• 08.25.09

Will T. Boone Pickens’ Natural Gas Taxi Plan Work?

T. Boone Pickens isn’t a man that gives up. After the former Texas oil magnate’s giant wind power plan fell by the wayside, Pickens took up a new cause: natural gas vehicles. Most recently, Pickens took a trip to Dallas to promote the city’s shift to a natural gas taxi cab fleet.

natural gas taxi

The city only has a $38,000 prototype cab that goes 250 miles on a single tank of natural gas, but Pickens hopes that a larger move by the taxi industry into natural gas could go a long way in promoting a natural gas infrastructure of pump stations. New York City already has 250 cabs running on natural gas. But while natural gas is cheaper and more abundant than petroleum at the moment, Pickens’ latest pet project has little chance of making it big.


There are a number of reasons, but chief among them is that natural gas isn’t a renewable resource. While prices are low at the moment, they are extremely volatile, with prices in California swinging 300% over the last four years. Electric cars, in comparison, can potentially be powered by completely renewable resources (i.e. solar and wind). That’s at least part of the reason why most car companies have put their eggs in the electric car basket. The chicken and egg problem of whether an electric car infrastructure should be built before mass production of EVs or the other way around has plagued the industry, but at least there are a number of companies working on the problem. The same can’t be said for a natural gas infrastructure.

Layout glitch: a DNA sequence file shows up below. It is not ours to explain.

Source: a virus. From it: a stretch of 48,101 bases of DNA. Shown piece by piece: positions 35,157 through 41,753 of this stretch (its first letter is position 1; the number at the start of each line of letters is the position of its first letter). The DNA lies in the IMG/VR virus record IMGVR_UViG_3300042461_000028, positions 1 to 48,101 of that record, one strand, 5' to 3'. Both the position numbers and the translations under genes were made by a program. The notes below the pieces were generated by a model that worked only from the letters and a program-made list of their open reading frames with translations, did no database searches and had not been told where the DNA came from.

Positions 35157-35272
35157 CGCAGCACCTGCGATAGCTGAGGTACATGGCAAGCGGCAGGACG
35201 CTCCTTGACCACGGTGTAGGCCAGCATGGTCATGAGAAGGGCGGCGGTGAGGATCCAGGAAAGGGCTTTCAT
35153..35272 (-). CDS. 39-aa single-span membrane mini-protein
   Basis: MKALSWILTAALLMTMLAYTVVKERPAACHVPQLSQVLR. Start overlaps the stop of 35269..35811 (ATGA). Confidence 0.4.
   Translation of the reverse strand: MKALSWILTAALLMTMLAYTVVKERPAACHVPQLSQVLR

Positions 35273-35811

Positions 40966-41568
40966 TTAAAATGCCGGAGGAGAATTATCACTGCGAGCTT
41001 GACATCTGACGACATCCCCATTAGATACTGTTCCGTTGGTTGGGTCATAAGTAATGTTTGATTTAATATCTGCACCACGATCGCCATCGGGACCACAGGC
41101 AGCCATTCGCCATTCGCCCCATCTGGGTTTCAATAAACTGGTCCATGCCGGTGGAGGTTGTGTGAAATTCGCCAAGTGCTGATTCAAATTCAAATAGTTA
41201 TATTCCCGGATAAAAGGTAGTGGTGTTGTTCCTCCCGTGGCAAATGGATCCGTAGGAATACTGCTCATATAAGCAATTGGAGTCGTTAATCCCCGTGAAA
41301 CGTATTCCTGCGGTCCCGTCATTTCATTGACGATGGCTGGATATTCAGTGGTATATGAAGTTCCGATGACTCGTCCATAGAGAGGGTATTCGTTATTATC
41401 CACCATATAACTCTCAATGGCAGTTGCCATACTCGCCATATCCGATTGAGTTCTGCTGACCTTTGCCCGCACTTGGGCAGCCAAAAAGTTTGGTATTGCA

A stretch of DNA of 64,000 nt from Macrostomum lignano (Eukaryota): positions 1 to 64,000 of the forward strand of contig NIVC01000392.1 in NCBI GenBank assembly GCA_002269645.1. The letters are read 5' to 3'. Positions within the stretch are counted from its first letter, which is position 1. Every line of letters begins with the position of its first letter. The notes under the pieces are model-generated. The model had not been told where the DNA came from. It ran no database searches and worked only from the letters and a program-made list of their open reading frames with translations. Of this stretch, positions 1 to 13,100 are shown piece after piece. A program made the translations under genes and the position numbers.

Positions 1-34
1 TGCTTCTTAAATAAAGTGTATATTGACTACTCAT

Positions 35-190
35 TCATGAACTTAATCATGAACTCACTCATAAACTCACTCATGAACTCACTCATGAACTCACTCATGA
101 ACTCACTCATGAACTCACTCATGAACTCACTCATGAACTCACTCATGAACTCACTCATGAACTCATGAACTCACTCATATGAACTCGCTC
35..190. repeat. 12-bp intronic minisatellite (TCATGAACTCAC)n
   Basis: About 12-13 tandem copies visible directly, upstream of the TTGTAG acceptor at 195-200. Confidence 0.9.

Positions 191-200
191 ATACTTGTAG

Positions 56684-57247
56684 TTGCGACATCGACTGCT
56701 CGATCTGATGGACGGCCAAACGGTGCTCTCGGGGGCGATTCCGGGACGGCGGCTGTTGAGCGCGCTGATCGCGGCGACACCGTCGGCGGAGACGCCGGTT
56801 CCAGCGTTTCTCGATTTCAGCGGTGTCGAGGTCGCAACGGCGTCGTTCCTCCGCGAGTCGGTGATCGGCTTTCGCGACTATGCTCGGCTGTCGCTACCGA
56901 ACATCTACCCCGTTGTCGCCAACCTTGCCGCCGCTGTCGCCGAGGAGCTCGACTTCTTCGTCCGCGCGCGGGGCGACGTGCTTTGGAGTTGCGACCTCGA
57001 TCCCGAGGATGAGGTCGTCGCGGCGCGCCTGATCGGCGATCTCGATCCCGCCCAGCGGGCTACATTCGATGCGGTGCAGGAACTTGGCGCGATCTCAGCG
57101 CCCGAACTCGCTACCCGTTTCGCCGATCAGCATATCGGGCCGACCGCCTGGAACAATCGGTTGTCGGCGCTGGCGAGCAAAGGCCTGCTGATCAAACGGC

The auto industry is notoriously slow at adopting to new technology, and now that it has taken to the idea of plug-in vehicles, there is little chance that it will make a sudden switch to natural gas. Pickens probably won’t stop campaigning for natural gas any time soon–he has big investments in the industry–but the billionaire would do well to pay more attention to the burgeoning EV market.

[Via Dallas News]

About the author

Ariel Schwartz is a Senior Editor at Co.Exist. She has contributed to SF Weekly, Popular Science, Inhabitat, Greenbiz, NBC Bay Area, GOOD Magazine and more.